WSR 23-22-117
[Filed October 31, 2023, 3:04 p.m.]
Notice of Public Comment Period and Public Meeting
Washington state department of ecology (ecology) invites you to review and comment on the draft Antifouling Boat Paint report.
Ecology has drafted a third report on antifouling boat paint. This report summarizes the results of ecology's review as directed by the legislature under RCW 70A.445.020(1). It consists of a scientific review of biocidal and nonbiocidal paints and ingredients, and it focuses on new scientific information that recently became available. In this report, we prioritize identifying alternatives that are safer and effective.
Ecology invites you to review the draft report and provide written comments from December 4, 2023, to January 17, 2024. Ecology will host an informational public workshop on December 6, 2023.
Viewing the draft report: Starting on December 4, 2023, the draft antifouling boat paint report will be available for review on the web page
Submitting written comments: Ecology will accept online comments on the draft report from December 4, 2023, to January 17, 2024. Comments must be submitted no later than 11:59 p.m. PDT on January 17, 2024.
To submit a comment online, please fill out the online comment form:
Join us for an informational meeting: Ecology will host a virtual informational meeting on the draft report. The public meeting will include a presentation to summarize findings and conclusions, and time to answer questions.
Antifouling boat paint meeting on Wednesday, December 6, 2023, 10:00 to 11:00 a.m. PDT, join through the Zoom link or phone +1 253 214 8782, Meeting ID 812 4296 5315.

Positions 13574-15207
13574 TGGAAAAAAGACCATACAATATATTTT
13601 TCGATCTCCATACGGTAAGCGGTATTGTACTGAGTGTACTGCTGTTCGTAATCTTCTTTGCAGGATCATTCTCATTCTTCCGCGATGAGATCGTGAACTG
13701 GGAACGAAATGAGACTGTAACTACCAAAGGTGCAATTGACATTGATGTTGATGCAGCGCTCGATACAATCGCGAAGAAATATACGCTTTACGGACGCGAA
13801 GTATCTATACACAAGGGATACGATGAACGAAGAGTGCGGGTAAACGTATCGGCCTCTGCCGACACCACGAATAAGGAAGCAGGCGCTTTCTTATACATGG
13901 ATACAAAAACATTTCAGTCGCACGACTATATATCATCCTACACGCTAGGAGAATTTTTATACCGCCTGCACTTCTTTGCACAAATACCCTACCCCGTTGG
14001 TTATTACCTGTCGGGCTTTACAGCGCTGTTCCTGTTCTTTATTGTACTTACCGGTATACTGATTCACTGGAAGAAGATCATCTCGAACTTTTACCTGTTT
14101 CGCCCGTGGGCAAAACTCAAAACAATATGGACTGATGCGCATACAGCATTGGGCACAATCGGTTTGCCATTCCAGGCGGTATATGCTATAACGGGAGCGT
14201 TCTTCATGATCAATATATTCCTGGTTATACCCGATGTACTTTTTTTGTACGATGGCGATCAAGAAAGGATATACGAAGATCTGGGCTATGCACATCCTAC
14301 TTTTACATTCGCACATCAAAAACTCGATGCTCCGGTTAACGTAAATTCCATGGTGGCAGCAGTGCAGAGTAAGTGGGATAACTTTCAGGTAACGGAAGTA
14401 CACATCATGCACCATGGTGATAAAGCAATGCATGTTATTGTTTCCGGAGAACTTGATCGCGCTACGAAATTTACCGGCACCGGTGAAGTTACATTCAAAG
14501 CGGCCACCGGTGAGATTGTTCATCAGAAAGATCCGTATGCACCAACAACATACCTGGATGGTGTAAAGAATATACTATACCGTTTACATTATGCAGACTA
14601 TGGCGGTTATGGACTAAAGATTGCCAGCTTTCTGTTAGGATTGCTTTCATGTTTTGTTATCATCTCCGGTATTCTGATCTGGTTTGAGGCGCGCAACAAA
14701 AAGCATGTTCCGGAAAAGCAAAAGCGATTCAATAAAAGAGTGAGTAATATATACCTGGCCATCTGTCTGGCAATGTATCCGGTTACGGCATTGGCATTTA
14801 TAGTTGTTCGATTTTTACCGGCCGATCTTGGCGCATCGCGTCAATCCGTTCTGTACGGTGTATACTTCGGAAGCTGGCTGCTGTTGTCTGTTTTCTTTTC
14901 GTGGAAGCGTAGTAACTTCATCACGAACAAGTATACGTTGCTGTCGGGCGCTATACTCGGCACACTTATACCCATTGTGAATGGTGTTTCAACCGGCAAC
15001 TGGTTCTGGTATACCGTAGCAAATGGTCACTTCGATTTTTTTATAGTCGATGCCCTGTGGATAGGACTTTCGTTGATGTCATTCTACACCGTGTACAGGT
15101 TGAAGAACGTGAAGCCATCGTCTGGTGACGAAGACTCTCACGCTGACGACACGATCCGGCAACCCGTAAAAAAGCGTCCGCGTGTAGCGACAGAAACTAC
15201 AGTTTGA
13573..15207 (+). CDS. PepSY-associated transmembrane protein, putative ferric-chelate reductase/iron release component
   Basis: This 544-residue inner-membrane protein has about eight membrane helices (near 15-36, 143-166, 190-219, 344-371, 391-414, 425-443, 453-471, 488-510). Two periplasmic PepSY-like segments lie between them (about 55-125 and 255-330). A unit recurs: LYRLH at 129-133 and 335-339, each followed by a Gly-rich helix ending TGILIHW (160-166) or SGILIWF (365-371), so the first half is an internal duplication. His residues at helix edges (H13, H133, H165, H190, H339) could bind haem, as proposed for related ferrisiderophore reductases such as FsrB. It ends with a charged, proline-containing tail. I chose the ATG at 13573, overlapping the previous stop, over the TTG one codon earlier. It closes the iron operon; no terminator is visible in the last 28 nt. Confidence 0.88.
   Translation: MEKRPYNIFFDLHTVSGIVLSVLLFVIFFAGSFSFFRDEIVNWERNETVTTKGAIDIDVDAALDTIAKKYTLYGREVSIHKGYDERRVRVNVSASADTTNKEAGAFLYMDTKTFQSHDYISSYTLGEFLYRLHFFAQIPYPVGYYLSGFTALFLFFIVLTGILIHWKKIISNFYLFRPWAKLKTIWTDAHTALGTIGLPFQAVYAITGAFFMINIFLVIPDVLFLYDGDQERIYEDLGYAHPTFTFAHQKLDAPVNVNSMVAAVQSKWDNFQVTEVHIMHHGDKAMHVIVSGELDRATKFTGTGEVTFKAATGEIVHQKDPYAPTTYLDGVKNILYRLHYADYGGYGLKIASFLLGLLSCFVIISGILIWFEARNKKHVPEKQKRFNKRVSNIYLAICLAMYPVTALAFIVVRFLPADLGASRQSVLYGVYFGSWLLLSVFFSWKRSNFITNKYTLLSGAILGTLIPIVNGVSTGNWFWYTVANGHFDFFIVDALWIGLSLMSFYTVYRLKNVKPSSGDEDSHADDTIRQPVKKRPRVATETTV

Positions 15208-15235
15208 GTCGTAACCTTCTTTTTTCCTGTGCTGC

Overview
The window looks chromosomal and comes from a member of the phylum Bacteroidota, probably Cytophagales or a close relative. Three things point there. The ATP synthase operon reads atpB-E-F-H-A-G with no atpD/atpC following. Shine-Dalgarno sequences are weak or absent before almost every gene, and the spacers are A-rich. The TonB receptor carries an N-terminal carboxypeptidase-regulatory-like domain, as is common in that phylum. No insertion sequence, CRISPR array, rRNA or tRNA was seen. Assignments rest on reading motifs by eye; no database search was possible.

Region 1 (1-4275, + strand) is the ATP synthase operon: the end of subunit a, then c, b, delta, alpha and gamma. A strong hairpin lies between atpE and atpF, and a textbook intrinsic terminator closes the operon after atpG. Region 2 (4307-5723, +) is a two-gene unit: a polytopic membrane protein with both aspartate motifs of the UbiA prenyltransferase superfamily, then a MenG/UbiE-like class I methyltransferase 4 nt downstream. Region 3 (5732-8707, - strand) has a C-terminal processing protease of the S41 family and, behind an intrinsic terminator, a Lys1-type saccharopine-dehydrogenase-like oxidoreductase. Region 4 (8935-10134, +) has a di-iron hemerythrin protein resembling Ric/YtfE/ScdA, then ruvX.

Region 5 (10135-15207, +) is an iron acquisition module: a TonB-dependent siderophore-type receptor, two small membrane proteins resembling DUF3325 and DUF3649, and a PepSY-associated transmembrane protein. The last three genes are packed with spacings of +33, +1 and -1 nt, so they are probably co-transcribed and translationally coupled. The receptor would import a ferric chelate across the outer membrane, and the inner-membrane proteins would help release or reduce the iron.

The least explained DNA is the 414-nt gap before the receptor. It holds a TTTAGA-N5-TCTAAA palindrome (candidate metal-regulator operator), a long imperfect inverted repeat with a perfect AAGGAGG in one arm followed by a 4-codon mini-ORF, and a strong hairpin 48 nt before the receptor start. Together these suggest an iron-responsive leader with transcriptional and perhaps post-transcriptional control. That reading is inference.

Project background: Copper based hull paint has been the most popular antifouling biocide additive in the market since the 1980s. Ecology's earlier work found that copper can impact water quality and marine organisms. Washington state has concerns on the release of copper and other toxic chemicals into the aquatic environment.
In 2011, the Washington state legislature enacted legislation to phase out the use of copper-based antifouling paints. Ecology conducted two follow-up studies in 2017 and 2019 to investigate the availability and environmental impact of alternative antifouling products. Both studies concluded that some noncopper alternatives might be more harmful to the environment than the copper-based paints. As a result, the legislature adopted ecology's recommendations and delayed the copper ban in 2018 and 2020. Ecology continues to search for safer and effective alternatives to copper and summarized recent scientific information in this third report.
Ecology contact: If you have any questions, please contact the antifouling boat paint project lead, Iris Deng, hazardous waste and toxics reduction program, email